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If constructing an outdoor antenna, remember to account for ice, wind, snow and bird loading.
 

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Silver is more conductive that copper (isn't it?).
Yes it is.

Wire conductivity

Below a wire conductivity table to be used for LD card type 5, wire loading

Material Conductivity
S/m
Perfect 9.9e99 (lossless)
Silver 6.29e7
Copper 5.80e7
Pure Alumin. 3.77e7
Al. 6063-T832 3.08e7
Al. 6061-T6 2.49e7
Brass 1.56e7
Phospor bronze 9.09e6
Stnlss Stl 302 1.39e6
Wonder if conductivity makes much of a difference in antenna performance.
It does, in various ways and amounts.
 

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Discussion Starter #8
Carbon Fibre as antenna structural parts.

upchuck247 said:
If there are no cost restraints them we could use carbon fibre instead of fibreglass.
Ya (!) Carbon fibre would probably be VERY strong ... probably excellent structurally ... maybe expensive - as you mention. Maybe hard to find.
(High end, professional sports stuff? Archery shafts? Badminton racket shafts? Hockey Stick shafts? Golf club shafts?)

One thing I was wondering .... does carbon fibre material have any sort of signifigant conductivity?

Given it is made with carbon ... and carbon is used for resistors.

Carbon conducts a little ... does it not? And would that amount of conductivity affect antenna performance if used in the antenna support structure.
 

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How does carbon fibre hold up against the sun?
 

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Discussion Starter #10
Not sure how Sunlight / U.V. light affects carbon fibre or fibreglass.

But ...

In other parts of the FORUM, some suggest painting parts that are affected by Sunlight / U.V. light.

So ya ... that was another thought ... Paint the antenna frame with an appropriate paint before applying the metal foil.

Then clear coat everything afterwards with a few coats (varathane? urethane?)

1. Build the entire antenna frame.

2. Paint the entire antenna frame for U.V. protection (appropriate paint?).

3. Attach / glue the metal foils to the painted composite elements.

4. Seal everything together with a few clear coats. (varathane? urethane?)

Certainly these are all important considerations ...

Because ... if you are going to build an antenna yourself with exotic or expensive materials... and put a fair bit of time, labour, effort and money into it... you'd want to protect that antenna, so it will last a long time.
 

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Can you paint carbon fibre? Whenever I've seen it, the colour appears to be embedded into the material, not adhered to like paint.
 

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Discussion Starter #12
Well, hopefully you could paint a part (rod or tube) made of carbon fibre.

I think if you prepare the surface of the part properly, you should be able to add a coat or coats of paint to it.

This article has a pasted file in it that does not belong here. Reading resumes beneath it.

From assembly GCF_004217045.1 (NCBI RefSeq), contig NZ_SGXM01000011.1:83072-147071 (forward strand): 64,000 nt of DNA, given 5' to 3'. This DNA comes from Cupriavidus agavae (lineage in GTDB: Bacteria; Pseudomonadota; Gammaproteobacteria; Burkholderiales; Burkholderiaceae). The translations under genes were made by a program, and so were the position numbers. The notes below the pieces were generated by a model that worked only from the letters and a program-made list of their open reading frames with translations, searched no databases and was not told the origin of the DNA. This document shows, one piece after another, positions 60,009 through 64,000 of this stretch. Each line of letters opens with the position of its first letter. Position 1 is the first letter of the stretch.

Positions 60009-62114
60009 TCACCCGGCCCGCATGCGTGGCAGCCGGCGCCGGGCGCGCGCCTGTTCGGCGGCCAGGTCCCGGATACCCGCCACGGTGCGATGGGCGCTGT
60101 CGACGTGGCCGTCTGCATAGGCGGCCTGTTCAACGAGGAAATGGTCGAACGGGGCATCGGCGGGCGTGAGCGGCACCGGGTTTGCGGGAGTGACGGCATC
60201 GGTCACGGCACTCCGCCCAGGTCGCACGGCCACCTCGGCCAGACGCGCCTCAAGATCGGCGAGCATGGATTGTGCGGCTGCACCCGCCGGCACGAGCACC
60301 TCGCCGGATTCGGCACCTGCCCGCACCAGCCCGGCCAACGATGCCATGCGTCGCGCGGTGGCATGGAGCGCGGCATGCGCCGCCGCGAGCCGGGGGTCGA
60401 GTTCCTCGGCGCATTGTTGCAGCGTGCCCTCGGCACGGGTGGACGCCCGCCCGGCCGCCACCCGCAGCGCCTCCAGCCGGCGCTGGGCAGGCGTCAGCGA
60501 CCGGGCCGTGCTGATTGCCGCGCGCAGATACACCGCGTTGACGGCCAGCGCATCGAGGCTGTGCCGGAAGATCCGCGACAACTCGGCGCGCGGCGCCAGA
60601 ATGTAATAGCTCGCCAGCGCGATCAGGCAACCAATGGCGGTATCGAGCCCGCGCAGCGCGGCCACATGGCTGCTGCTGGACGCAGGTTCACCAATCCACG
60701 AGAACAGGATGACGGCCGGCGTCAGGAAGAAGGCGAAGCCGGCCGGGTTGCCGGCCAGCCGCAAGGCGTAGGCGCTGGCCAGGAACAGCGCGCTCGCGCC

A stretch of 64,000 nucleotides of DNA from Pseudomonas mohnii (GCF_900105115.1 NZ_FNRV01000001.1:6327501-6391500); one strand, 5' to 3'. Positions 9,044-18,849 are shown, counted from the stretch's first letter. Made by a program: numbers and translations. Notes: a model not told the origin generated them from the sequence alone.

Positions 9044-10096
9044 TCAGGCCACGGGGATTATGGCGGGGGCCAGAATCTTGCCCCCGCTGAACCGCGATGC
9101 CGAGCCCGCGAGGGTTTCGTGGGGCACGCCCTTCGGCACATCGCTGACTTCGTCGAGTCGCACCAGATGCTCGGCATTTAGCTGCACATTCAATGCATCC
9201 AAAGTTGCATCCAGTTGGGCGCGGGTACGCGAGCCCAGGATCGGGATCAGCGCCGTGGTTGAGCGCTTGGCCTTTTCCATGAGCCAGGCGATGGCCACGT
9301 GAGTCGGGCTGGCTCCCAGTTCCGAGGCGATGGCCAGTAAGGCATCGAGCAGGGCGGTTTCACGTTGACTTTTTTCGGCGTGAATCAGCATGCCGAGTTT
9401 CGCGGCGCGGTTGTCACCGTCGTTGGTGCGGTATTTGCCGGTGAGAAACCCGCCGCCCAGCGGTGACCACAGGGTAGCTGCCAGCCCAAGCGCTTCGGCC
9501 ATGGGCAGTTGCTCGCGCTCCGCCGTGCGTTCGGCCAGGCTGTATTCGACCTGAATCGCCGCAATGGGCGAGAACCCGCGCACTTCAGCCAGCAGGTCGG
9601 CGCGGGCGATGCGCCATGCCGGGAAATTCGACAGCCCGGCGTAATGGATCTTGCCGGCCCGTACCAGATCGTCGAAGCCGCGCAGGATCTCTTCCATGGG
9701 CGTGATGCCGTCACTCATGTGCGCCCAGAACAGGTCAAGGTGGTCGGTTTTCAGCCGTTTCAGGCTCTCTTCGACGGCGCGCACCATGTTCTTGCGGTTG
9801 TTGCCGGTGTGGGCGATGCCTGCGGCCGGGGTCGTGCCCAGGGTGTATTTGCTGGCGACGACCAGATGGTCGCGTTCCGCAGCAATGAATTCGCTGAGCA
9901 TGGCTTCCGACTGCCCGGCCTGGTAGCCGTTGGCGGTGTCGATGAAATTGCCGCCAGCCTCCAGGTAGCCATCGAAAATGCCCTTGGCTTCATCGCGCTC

Not sure ... but I imagine yes.

Maybe a light, very fine sanding first. Primer if required.

Careful if sanding anything with fibres in it ... fibreglass may expose glass fibres. Cabon fibre - maybe the same.

Just need to take the gloss off it ... so the paint sticks ... and make sure it is clean and clear of any oil or greasy substance.

Usual painting drill.
 

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I will call them Composite Antenna Elements.
That sort of thing has been done for many years in Amateur radio. Also, take a look at some marine radio antennas. Even a folded dipole, made from twin lead, might be considered "composite".
 

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re carbon fibre.... its basically the same as fibre glass construction just that carbon fibre is used in place of glass fibre.... the surface that you are painting is the resin that holds the carbon fibre in place.... think formula one race car bodies.... carbon fibre that is painted to the cars paint scheme... or a lot of fast kit planes are now using carbon fibre fuselage parts which are usually painted white with some colour here and there. any carbon fibre part that you see the black carbon weaving is because the resin was chosen to be clear to show off the carbon weaving.... its sort of like bragging ... as in OH look.. see I used expensive carbon fibre...
 

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its basically the same as fibre glass construction just that carbon fibre is used in place of glass fibre.... the surface that you are painting is the resin that holds the carbon fibre in place...
Yep, and its typically polyester resin (cheapest most cost effective) or epoxy resin (pricey but holds well).
 

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One thing I was wondering .... does carbon fibre material have any sort of signifigant conductivity?

Given it is made with carbon ... and carbon is used for resistors.

Carbon conducts a little ... does it not? And would that amount of conductivity affect antenna performance if used in the antenna support structure.
Doing a quick bit of research into carbon fiber indicates that it will conduct electricity, the resistance depending on the ratio of fiber to resin, and likely the orientation of the fibers also. I think using it for building an antenna would not be the best idea, unless you could get some accurate information and then model the effects.